Resources giant Rio Tinto is embroiled in a court battle with the Construction Forestry Mining and Energy Union (CMFEU) over claims it paid higher redundancy payments to non-union members – if the union is able to prove Rio Tinto discriminated against union members, there may be wider consequences for employers.
According to the CMFEU’s Sydney based national legal director, Alex Bukarica, the outcome of the case will show whether a company can apply its own policy in a discriminatory way, he told AAP.
It is being claimed that workers on individual contracts were given more generous payouts than those on collective agreements. In turn, the CFMEU filed a claim in the Federal Court which argues that the differing levels of redundancy pay, which was prescribed in Rio Tinto’s policy, discriminate against union members, and in turn are a breach of the Fair Work Act.
According to the CFMEU, when 70 full-time production and engineering staff were made redundant last year, non-union employees were given a redundancy payout based on their entire salary, including compulsory overtime and bonuses. In addition, those workers received an extra three months' pay as part of their redundancy.
In contrast, unionised staff were given redundancy payments based on their base salary only. “They [Rio Tinto] have treated them less favourably because they have chosen to bargain collectively," Bukarica said.
Rio Tinto has defended its practice of having a two-tiered redundancy scheme – it is arguing that union members on collective agreements had benefitted from secure working conditions.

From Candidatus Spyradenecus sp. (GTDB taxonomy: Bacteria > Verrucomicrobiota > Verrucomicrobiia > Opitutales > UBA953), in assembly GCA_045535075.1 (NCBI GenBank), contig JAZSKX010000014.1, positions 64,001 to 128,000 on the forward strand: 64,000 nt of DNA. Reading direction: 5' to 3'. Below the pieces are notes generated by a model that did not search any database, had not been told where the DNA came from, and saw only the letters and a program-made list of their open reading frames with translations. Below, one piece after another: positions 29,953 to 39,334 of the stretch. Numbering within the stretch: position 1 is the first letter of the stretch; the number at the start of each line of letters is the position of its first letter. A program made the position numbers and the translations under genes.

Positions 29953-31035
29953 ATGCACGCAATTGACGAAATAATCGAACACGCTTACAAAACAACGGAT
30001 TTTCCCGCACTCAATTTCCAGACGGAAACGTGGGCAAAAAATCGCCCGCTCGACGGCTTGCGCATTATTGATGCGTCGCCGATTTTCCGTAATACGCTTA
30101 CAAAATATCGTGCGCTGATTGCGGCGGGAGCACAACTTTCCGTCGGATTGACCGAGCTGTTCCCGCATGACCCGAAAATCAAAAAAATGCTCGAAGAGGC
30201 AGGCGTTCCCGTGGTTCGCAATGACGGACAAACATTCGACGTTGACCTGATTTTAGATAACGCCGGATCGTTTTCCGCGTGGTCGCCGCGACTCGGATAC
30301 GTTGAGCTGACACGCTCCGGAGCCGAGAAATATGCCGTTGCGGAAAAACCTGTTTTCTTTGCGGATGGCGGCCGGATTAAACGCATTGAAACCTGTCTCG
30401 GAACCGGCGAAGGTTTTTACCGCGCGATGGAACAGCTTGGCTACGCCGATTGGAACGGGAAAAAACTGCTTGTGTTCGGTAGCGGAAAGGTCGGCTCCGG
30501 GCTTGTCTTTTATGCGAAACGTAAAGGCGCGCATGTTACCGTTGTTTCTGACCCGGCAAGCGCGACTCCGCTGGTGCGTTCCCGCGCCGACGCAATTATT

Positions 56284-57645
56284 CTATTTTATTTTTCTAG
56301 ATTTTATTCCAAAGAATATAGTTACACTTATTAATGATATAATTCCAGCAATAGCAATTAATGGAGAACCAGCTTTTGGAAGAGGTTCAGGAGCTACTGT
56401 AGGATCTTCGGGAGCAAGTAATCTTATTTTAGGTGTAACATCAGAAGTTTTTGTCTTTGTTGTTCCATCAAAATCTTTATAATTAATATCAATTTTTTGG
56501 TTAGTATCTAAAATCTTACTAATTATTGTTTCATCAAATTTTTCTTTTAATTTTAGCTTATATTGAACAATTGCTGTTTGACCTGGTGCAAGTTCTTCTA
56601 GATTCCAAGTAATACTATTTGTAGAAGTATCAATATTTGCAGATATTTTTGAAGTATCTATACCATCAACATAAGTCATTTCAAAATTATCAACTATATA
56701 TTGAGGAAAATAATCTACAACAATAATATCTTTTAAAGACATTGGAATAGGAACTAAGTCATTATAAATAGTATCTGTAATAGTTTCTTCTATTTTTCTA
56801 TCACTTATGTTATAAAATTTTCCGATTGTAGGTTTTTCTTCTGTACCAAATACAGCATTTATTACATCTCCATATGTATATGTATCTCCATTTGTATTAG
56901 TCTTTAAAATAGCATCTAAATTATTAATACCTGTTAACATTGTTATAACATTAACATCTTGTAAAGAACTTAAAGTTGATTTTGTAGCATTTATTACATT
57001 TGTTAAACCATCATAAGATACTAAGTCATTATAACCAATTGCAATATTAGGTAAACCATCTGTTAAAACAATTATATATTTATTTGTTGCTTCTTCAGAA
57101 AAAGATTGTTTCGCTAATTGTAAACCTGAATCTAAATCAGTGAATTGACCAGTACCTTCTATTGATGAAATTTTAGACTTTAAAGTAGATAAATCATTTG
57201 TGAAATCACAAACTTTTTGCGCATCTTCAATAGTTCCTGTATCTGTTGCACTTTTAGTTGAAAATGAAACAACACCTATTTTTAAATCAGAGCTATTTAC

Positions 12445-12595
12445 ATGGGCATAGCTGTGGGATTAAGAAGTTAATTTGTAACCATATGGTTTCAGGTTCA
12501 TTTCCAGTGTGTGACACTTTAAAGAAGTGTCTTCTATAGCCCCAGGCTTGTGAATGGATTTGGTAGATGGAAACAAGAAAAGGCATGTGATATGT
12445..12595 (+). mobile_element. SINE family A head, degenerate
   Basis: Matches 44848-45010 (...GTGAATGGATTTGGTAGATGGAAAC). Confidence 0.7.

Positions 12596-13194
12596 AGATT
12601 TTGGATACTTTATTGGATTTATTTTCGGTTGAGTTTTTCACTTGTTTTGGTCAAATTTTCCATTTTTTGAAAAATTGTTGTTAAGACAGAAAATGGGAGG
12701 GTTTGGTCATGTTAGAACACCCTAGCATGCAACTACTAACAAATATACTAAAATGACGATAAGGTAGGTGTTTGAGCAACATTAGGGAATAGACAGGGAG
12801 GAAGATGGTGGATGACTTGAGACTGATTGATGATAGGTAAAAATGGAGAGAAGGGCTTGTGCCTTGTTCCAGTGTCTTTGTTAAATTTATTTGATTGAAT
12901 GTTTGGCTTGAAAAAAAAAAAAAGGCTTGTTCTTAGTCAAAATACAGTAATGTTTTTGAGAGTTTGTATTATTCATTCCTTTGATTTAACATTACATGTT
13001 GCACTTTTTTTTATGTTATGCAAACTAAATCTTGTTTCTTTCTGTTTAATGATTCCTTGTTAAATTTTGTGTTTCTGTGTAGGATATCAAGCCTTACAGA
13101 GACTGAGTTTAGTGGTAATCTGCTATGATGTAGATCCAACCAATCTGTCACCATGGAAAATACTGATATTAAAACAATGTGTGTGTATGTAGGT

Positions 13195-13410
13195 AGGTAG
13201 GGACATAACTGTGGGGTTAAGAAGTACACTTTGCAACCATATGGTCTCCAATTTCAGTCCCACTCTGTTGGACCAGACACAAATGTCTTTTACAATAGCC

"Employees [at Blair Athol Mine] were able to choose whether they worked under the collective agreement or on individual arrangements,” a company spokesman said in a statement. “Redundancy payments were made in accordance with the employee's conditions of employment, which Rio Tinto believes was fair.”
The matter is due to be heard in March.
Other than redundancy payments, Aspect Legal director Joanna Oakey says there are key factors an organisation needs to take in account when making redundancies, to avoid legal pitfalls:
Make sure you document your decisions well, that there are "genuine operational reasons" for the redundancy, and that you have complied with any consultation requirements
Consider whether it might be reasonable for the employee to be redeployed elsewhere in the business (or in an associated entity of the business)
Treat people equally, don’t make selections that might be seen as discriminating between employees (e.g. choosing only people who are on maternity leave). Otherwise an effected employee might feel they have rights to a claim of unlawful termination
Make sure you have carefully calculated the notice period and severance pay that you are required to provide.
Understand your obligations under legislation and your company policies, individual agreements and any workplace agreements – sometimes these documents might have differing requirements
Remember that redundancy relates to making the position redundant – so you can't then employ someone else to do that job
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